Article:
Debuting at a World Championships is a special moment for any athlete – for Benjamin Pritchard, it was once beyond his wildest dreams.

The 27-year-old, involved in a cycling crash three years ago, wasted no time in making headlines in the world of para-sport and won bronze at his Rowing World Cup debut in Poznan in June.

And after edging out Andy Houghton to claim the PR1 single skull spot and a debut at this week’s World Championships, Pritchard can’t quite believe how far he has come.

“It’s a massive accolade,” said the Welshman.

“It’s been a very hard selection process this year. Andy and I have had a little battle to see who got the boat, and to be chosen was a massive honour.

“When you look at it objectively, you think three years is a very short time, but when you live it daily, you realise it’s not.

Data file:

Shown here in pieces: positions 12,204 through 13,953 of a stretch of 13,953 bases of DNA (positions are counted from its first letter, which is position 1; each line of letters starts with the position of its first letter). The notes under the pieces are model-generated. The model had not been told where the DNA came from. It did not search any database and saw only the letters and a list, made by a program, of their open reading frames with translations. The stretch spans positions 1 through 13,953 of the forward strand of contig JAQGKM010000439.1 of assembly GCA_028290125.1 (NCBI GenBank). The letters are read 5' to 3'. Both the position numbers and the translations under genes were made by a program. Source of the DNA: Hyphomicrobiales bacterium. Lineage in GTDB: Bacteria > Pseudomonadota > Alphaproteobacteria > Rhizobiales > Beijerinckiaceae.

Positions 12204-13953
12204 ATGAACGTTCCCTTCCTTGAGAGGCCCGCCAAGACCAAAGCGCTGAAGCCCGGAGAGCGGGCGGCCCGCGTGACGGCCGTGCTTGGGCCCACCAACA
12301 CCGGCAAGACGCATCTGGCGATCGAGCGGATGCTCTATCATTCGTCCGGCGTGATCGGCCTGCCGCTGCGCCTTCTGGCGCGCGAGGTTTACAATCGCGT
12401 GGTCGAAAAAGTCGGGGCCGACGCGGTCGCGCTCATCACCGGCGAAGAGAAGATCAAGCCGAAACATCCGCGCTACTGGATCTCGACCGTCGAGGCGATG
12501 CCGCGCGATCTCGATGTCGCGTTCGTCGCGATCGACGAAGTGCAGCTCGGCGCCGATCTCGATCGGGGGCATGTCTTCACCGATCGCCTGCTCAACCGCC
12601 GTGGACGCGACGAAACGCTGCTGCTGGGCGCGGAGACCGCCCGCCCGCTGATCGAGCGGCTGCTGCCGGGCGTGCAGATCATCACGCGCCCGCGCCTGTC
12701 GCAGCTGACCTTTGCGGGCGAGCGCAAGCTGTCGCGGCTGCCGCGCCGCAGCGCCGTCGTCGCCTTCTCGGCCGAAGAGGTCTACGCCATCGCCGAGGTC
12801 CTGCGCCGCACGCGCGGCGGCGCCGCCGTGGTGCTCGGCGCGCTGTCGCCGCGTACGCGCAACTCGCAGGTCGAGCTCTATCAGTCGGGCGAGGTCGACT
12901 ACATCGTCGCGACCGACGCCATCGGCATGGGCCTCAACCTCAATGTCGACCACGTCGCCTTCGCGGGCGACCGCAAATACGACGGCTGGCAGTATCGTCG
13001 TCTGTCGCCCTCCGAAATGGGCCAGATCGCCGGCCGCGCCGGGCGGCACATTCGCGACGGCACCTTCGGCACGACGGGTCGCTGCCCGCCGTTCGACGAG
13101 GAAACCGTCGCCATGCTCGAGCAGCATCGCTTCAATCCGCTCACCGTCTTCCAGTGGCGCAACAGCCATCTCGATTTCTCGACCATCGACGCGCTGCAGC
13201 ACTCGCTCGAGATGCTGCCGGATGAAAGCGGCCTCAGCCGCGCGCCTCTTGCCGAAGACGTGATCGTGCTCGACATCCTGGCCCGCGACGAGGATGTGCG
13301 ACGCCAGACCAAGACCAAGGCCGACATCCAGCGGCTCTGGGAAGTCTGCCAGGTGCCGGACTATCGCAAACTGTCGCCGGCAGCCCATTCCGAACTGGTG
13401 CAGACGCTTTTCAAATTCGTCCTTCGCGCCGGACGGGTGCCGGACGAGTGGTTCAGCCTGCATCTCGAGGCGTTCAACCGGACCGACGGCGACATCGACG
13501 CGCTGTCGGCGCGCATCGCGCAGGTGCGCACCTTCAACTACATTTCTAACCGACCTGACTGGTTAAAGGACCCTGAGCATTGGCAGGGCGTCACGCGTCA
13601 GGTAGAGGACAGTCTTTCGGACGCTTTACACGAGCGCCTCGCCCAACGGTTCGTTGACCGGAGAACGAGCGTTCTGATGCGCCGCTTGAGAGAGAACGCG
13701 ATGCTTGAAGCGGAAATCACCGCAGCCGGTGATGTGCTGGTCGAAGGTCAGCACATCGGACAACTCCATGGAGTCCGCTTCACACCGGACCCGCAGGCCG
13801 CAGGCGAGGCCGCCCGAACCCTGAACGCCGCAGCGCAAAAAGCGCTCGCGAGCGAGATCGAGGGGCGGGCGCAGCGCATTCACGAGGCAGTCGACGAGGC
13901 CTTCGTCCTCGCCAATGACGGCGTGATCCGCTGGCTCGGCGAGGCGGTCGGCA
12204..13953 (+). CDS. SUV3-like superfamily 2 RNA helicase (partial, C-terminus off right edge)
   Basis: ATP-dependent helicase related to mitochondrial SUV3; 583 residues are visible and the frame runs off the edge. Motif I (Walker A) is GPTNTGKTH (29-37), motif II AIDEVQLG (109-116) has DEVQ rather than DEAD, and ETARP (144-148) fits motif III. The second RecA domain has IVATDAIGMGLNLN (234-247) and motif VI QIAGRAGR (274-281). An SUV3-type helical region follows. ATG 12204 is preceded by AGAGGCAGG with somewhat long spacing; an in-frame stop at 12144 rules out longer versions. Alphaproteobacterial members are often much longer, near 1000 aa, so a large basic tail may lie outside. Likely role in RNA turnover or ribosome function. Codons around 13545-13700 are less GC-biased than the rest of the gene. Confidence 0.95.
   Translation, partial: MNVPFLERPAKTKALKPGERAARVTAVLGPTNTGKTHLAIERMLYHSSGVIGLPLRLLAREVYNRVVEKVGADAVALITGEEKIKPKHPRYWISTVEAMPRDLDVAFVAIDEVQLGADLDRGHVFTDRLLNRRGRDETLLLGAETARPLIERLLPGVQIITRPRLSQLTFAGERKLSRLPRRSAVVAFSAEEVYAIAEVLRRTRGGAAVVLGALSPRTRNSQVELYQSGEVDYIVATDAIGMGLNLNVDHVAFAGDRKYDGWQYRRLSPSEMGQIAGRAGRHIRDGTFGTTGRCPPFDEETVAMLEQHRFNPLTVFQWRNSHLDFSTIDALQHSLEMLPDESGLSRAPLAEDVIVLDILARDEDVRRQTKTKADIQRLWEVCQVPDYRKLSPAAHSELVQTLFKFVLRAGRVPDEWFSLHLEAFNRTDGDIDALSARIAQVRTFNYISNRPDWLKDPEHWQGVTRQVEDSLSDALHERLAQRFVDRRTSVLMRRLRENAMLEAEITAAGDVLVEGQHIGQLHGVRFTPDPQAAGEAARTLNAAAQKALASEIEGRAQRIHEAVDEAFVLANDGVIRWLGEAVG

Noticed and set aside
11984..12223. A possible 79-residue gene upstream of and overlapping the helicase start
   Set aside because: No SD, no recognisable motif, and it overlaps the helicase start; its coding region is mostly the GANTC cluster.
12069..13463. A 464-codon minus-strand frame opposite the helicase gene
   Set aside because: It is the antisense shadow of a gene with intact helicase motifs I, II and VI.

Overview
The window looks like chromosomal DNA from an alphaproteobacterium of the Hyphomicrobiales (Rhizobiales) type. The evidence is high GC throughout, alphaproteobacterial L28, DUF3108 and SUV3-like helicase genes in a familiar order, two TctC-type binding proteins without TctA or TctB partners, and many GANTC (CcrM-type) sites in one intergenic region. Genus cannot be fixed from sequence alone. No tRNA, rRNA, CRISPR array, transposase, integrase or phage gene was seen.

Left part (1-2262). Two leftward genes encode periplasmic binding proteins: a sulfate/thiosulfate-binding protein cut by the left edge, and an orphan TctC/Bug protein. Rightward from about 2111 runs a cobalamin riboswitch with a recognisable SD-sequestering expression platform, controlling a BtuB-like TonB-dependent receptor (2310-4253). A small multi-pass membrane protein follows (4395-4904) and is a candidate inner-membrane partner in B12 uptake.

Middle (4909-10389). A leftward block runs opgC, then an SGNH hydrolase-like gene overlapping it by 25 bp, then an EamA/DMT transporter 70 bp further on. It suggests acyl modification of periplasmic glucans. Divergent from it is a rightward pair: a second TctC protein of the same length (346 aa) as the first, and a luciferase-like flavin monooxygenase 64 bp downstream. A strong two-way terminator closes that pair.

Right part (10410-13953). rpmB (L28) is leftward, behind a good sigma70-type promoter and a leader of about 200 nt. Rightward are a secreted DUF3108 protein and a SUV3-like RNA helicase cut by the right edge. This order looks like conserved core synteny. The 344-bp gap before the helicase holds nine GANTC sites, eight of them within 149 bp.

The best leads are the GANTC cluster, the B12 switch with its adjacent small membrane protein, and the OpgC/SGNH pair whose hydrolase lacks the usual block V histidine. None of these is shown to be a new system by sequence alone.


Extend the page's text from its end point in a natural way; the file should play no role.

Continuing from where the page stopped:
Pritchard only took up rowing in late 2016

“I often kick myself and think ‘three years ago I was in a hospital bed, I was riding my bike.’ It takes moments like this to realise it wasn’t all that long ago. I didn’t think I’d be here right now.”

The former triathlete announced himself on the global stage with a thumping heat win, advancing as fastest qualifier for Thursday’s semi-final by a 16-second margin.

A top seven finish in Linz, Austria is the stated task to secure a quota place for the Tokyo Paralympics.

Tokyo may be the ultimate goal, but whatever happens at the World Championships, Pritchard is relieved that sport is still able to have an impact on his life.

“Sport is everything to me,” added Pritchard.

“I find my biggest release from sport. I relax and I’m chilled and I really enjoy doing sport. That’s been ever since I was little.

“I think if I couldn’t do sport, I would have really struggle with my disability, but because I was able to do sport, I have come to terms with it.

“I might be disabled but I can do sport, I can still race the best in the world, I can go to the Paralympics – I can do so much.

“I am very thankful to sport for playing such a big role in my life.”

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